After 40-plus years, Kay’s Branch News author bids a fond farewell to readers

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By Bee Spicer

We had an inch of snow on the Branch this past week. It’s been several years since we’ve had that much snow this early.
I had an appointment with my eye doctor this week. My vision hasn’t changed since the last appointment, and I do not need to have anything changed. That’s very good news because I have glasses in the TV room, kitchen and my purse. It would cost me a fortune to have them all changed.
I had my 88th birthday Monday, Nov. 19. I was born on a Monday. Mother said she had done a load of laundry and was hanging out clothes when she felt the first pains, and I was born by noon.
When daddy came in for lunch, he was told he was a father. Daddy was an O’Banion and mother was a Black-Irish Botkin. I was born with very light skin and tufts of white hair on top of my head. My grandfather Botkin told mother I was an albino. She said she couldn’t wait for me to open my eyes and was greatly relieved that they were blue. I was the first blue-eyed baby born into the Botkin family. Aunt Ruth had two sons that were dark haired and brown eyed. I was the first granddaughter and the first fair-skinned, blue-eyed child in the family. I guess it’s nice to be good at something at such an early age.
But enough about me.
Jessica Wilhoite had a birthday on Saturday. She is working at a bank in Lexington but came home to celebrate with her family.
The Candlelight Tour in Frankfort began its four-night run Nov. 15. It wasn’t the best night of the week for it. I really can’t remember, but I think that was the night of the storm — thunder and lightning, like it was mid-summer — but, snow came on the next night and made it look more like Christmas. Only in Kentucky can one get all the seasons in a three-night stretch. Wanda and Barbara planned to go but decided to skip the event.
Last week was the annual Holiday Trimmings Workshop at the Owen County Extension Office. More than 150 people attended the two sessions. Barbara and Wanda were there, along with Fay True and Phyllis Adkins. That’s one of the few things Fay will get out after dark to attend. She really enjoys it.
Last Friday Wanda and Barbara went to Bird Dogs Cafe to listen to the music of Velvet Soul. Peggy Godby’s son, Paul Collins, is a part of the band, so one of our local boys came home to entertain. They played a lot of oldies music that people could relate to; it was an enjoyable evening.
Nov. 16, the local homemaker’s group had a special outing to Ohio to the La Comedia Dinner Theater. Wanda and Barbara went with the Owenton group to meet a big bus at Florence driven by Tom Olds. There were 50 of them, and they enjoyed a buffet and production of the musical “White Christmas.” They did some shopping on the way home, so it was a full day for the “mostly ladies day out.” There were a few guys along too. She didn’t say what they did while the ladies shopped.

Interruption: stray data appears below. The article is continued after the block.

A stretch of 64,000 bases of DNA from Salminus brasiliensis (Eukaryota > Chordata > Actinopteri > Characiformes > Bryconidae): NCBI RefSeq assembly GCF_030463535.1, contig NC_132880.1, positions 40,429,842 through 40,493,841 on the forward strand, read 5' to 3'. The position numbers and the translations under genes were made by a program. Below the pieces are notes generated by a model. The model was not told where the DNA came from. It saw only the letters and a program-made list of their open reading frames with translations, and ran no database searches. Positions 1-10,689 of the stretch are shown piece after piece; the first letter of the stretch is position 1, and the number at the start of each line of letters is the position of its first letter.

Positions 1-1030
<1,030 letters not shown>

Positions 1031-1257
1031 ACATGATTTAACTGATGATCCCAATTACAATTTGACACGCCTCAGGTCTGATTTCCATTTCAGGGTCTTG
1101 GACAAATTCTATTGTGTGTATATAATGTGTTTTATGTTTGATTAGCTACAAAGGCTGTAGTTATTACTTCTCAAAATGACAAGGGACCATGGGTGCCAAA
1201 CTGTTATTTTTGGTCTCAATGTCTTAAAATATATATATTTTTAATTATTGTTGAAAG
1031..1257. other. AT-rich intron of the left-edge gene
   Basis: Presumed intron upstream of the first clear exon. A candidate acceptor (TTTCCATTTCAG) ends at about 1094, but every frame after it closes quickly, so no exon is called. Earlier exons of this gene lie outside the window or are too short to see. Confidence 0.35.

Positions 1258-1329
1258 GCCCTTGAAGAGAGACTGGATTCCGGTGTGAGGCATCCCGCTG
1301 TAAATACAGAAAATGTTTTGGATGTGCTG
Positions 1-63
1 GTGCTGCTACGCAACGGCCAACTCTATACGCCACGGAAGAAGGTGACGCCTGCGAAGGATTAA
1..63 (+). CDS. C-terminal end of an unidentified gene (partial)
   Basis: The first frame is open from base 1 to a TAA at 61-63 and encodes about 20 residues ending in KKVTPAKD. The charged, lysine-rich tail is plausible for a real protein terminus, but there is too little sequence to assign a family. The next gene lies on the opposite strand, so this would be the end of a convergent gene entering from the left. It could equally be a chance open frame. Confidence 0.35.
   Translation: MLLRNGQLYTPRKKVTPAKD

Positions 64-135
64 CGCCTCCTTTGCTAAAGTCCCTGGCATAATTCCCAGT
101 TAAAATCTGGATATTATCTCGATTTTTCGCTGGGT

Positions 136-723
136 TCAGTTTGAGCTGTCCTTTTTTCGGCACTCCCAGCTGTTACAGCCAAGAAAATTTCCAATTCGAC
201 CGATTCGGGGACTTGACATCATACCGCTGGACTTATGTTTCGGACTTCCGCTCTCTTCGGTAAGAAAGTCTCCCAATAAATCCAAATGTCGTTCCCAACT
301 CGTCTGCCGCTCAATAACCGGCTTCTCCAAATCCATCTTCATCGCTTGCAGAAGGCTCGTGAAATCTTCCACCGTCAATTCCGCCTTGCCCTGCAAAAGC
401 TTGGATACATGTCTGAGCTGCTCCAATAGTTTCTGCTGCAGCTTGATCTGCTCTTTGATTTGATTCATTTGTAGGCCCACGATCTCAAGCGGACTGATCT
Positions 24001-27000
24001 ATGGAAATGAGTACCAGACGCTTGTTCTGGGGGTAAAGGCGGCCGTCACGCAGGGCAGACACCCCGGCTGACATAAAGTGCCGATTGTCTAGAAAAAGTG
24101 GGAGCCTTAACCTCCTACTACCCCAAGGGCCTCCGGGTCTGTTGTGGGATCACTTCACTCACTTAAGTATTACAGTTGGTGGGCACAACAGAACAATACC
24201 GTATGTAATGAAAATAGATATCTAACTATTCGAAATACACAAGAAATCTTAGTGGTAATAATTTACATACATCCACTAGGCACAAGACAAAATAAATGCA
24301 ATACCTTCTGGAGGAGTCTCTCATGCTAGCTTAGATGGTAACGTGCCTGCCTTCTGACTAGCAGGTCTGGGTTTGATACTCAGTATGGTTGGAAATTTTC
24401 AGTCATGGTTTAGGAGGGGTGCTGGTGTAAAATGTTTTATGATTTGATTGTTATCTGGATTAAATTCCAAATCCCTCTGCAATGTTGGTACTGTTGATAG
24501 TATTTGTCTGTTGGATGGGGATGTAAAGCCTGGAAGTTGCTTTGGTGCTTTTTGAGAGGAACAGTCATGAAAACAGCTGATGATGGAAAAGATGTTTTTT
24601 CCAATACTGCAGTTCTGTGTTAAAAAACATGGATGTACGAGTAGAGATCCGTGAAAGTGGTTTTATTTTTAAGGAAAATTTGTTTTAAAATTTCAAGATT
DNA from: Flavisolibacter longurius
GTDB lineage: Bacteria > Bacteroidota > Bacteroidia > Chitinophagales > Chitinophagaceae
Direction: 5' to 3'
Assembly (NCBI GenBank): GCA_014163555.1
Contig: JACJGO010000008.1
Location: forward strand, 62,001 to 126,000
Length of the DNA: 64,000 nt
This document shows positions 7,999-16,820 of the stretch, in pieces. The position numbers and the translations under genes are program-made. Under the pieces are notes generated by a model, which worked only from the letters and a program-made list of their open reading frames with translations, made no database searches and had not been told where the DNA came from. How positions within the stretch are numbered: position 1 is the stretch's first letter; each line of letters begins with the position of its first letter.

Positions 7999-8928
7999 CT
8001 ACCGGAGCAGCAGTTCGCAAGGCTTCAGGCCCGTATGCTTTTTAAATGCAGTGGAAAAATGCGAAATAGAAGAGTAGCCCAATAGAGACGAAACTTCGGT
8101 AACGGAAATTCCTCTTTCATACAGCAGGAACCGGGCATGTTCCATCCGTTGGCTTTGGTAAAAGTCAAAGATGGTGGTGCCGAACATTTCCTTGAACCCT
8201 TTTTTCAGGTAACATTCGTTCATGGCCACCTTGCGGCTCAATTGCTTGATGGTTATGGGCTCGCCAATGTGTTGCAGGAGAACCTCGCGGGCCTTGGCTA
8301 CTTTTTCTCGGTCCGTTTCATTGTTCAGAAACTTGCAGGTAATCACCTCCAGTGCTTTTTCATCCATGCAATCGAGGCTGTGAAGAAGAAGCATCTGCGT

John’s train room is in full swing but far from finished. He’s found out there’s more to a model train layout than just snapping a bunch of track together, hooking up a wire and pressing start. If anyone out there knows anything about how to set up a train layout, he’d love to pick your brain.
This was opening week of deer season on the Branch. Wanda said it was rather unusual. In years past, there were usually several deer hanging on the pole at the hunting shack, but only three were there this weekend. She said our neighbor Spanky hadn’t had much luck either. I think the deer are all hiding in Ann’s woods. She doesn’t allow hunting. Wanda was hoping there would be more deer for the freezer and less of them for cars to hit, but I really haven’t heard of any car-deer encounters on the Branch for a while. I think they have all migrated to the Keebler Wildlife Preserve where they are safe.
My condolences to Kathi True and Larry Downey on the passing of their dad, A.W. Downey, last week. They were neighbors of ours when we lived in Monterey. His funeral was Monday.
To all of my readers out there, I wish you a happy Thanksgiving, a very merry Christmas and New Year. This will be my final column.
I had planned to continue to the end of the year, but I find it is no longer a joy to write a column each week.
 I started this column back in the ‘70s. We bought the farm in 1970 from Jim Atkins when T. Stone was the cashier at the Peoples Bank in Monterey. He came in the bank one morning and told T. he wanted to sell that “old rock farm” he lived on; T. asked what he wanted for it, and he said $12,000. T. came home and asked Stony if he was interested in going in half with him and buying it. Stony agreed. When Jim came back to the bank that week, T. asked him if he was still interested in selling his farm. He was and said he wouldn’t take a penny more than $11,500 for it. T. said, “Sold,” and we bought a 200-acre farm.
We didn’t know that at the time, T. thought the property only went “so far” back till he and Stony went up to see it with Jim. They were walking over it, and he was pointing out the perimeter of the acreage. They discovered they had not only bought the main farm, but 100 acres of woods and the 30-acre field across the road.
Sometimes, you just “fall into it.”